Lincoln Discussion Symposium

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The most unusual book I ever read on Lincoln was “Lincoln:A Foreigner's Quest” by Jan Morris. This was nearly 20 years ago if I recall correctly. She compared Lincoln to grape jelly. She never claimed to be a scholar but her book was very likable.
Here is the Amazon site.
https://www.amazon.com/Lincoln-Foreigner...oks&sr=1-1

The "Look Inside" section has sample pages of the first chapter with some "grape jelly" comments.
(11-20-2020 09:47 PM)LincolnMan Wrote: [ -> ]The most unusual book I ever read on Lincoln was “Lincoln:A Foreigner's Quest” by Jan Morris. This was nearly 20 years ago if I recall correctly. She compared Lincoln to grape jelly. She never claimed to be a scholar but her book was very likable.

"She compared Lincoln to grape jelly."

All that I can say to that is: "Spread yourself, Mr. President Abraham Lincoln!"

(11-21-2020 08:43 AM)Gene C Wrote: [ -> ]Here is the Amazon site.
https://www.amazon.com/Lincoln-Foreigner...oks&sr=1-1

The "Look Inside" section has sample pages of the first chapter with some "grape jelly" comments.

A unique and stimulating combination of travel journal, fully researched biography, and insightful history, from a respected travel writer, features an exploration of the many facets of the Lincoln legend including the myths, the man's wit, and his many tragedies.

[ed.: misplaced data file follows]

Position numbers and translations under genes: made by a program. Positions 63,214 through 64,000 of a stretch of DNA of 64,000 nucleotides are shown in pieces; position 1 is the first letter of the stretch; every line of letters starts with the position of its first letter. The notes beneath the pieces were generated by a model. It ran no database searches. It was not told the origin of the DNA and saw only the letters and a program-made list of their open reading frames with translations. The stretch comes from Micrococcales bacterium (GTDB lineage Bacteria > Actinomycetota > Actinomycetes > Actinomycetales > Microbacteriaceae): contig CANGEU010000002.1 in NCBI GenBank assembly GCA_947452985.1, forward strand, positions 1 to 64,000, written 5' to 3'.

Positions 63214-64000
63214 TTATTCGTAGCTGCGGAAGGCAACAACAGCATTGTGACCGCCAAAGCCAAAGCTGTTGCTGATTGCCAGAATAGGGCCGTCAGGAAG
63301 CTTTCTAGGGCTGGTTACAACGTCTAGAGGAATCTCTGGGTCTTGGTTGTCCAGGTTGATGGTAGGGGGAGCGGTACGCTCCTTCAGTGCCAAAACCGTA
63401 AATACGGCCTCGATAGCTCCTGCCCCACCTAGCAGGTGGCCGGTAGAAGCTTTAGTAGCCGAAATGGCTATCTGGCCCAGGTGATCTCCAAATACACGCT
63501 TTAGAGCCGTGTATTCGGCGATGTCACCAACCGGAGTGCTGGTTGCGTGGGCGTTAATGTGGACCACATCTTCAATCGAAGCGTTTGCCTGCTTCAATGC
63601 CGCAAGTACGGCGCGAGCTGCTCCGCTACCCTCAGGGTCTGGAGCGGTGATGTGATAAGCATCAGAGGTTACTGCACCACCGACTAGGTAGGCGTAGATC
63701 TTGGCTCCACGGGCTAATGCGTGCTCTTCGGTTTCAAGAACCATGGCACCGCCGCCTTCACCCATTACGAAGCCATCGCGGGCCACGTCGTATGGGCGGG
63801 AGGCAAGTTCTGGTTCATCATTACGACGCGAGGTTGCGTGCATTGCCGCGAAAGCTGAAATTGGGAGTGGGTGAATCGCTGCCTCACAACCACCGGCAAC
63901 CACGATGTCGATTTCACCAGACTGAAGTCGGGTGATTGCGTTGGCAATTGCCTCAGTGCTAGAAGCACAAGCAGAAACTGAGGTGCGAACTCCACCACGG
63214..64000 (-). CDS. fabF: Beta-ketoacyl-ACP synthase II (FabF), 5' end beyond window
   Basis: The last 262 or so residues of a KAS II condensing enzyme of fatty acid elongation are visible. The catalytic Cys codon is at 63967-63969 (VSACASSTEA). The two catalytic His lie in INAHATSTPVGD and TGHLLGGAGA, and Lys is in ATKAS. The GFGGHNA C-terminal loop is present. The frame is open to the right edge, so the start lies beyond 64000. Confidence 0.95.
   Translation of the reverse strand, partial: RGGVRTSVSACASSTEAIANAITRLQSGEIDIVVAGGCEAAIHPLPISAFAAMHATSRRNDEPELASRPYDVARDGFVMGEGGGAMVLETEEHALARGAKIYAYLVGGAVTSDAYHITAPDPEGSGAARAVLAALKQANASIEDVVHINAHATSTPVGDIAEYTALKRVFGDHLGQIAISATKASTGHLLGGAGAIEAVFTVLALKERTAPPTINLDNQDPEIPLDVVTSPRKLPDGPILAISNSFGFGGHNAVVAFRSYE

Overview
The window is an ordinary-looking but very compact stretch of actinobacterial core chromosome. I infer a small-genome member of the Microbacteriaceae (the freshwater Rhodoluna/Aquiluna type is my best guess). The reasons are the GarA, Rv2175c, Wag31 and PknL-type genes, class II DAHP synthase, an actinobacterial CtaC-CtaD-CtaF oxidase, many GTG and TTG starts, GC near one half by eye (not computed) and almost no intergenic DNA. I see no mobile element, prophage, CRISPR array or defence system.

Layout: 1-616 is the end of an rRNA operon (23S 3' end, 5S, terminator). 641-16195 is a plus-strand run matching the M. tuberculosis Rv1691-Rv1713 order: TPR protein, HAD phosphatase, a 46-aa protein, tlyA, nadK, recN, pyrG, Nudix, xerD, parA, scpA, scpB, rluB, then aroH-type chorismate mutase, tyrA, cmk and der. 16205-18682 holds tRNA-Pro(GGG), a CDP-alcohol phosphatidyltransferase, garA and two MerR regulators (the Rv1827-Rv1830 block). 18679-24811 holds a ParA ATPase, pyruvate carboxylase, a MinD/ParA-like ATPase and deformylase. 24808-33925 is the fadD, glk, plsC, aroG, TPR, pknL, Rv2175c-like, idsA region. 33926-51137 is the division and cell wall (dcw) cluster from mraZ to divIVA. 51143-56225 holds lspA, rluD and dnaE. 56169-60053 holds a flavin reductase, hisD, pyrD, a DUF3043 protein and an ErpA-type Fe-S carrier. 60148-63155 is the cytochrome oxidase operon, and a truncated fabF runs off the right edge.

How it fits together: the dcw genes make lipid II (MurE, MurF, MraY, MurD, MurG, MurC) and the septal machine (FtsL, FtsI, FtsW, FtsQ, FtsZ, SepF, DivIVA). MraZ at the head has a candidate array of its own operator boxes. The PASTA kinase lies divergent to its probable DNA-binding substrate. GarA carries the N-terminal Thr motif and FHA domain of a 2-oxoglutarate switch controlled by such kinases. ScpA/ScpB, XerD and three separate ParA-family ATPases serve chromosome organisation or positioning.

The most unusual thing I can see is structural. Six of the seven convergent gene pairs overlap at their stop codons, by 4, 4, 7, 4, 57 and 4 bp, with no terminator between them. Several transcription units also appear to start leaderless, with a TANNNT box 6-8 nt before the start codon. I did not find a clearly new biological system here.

Sounds like a very good book to read. I like especially the fact that she is described as "a respected travel writer."

On the first page of the book review, it reads: "Brash and skeptical when she first came to the United States in the 1950's, Jan Morris cast a dubious eye on the saintly image of Abraham Lincoln and the log-cabin-to-White-House legend that surrounded him. . . -- her first book on America since the acclaimed Manhattan '45."

It will be interesting to read how she came to overcome her skepticism.
The New York Times reported today (Jan Morris, Celebrated Writer of Place and History, Is Dead at 94) about the transition of James Morris to Jan Morris.

Ms. Morris asserted that every aspect of existence changed with her transition. The more she was treated as a woman, the more she behaved — in her own estimation — as a woman.

“If I was assumed to be incompetent at reversing cars, or opening bottles, oddly incompetent I found myself becoming,” she wrote. “If a case was thought too heavy for me, inexplicably I found it so myself.” She added, “I discovered that even now men prefer women to be less informed, less able, less talkative, and certainly less self-centered than they are themselves; so I generally obliged them.”

P.S. I found nothing in the New York Times article referencing her book on Abraham Lincoln.
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